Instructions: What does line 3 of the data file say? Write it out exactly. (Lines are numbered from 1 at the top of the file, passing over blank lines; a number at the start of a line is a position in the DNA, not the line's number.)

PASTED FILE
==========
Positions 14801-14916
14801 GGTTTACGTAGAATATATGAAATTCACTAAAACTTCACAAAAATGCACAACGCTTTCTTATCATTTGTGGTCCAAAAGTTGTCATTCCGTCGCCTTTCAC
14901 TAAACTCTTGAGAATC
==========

14901 TAAACTCTTGAGAATC